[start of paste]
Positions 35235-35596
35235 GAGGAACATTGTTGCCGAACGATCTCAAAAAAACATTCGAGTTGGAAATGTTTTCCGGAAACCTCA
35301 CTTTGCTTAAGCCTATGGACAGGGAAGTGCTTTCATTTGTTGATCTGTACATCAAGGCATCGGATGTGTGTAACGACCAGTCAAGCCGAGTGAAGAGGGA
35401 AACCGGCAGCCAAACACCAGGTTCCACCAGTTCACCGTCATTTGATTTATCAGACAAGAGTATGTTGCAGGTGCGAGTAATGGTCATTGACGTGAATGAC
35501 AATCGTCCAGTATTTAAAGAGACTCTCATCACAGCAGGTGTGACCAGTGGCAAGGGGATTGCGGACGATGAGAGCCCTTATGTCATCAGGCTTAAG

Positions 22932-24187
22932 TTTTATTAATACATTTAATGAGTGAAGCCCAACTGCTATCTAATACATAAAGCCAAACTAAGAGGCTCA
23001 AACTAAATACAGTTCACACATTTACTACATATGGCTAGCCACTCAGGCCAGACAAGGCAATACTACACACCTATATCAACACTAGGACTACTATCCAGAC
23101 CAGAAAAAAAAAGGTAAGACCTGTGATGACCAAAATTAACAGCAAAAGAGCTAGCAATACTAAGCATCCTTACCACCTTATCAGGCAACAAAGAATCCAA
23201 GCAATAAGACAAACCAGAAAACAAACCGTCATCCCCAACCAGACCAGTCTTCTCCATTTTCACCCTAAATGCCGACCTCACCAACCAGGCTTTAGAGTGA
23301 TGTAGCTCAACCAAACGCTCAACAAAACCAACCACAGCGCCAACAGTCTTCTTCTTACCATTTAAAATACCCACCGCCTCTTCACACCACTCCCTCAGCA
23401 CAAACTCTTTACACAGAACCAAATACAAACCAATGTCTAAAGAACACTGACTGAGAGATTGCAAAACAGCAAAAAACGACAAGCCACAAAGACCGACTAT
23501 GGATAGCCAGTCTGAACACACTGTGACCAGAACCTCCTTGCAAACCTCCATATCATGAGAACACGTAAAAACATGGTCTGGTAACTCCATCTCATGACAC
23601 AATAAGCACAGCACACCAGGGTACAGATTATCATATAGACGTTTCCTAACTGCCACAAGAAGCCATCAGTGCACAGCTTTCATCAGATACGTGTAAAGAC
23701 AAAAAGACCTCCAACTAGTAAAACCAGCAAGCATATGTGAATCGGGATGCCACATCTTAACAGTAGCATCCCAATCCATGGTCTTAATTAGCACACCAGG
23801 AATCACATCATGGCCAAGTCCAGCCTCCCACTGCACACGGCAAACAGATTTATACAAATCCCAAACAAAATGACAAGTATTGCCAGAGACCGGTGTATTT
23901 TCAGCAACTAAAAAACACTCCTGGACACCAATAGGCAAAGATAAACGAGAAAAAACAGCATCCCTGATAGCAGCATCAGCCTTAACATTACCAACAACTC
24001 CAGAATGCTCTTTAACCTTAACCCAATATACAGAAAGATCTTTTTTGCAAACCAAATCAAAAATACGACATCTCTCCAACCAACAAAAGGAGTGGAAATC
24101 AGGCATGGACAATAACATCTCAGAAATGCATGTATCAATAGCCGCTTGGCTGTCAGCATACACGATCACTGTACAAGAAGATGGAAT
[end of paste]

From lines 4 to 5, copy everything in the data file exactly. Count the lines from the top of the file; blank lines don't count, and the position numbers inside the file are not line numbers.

35401 AACCGGCAGCCAAACACCAGGTTCCACCAGTTCACCGTCATTTGATTTATCAGACAAGAGTATGTTGCAGGTGCGAGTAATGGTCATTGACGTGAATGAC
35501 AATCGTCCAGTATTTAAAGAGACTCTCATCACAGCAGGTGTGACCAGTGGCAAGGGGATTGCGGACGATGAGAGCCCTTATGTCATCAGGCTTAAG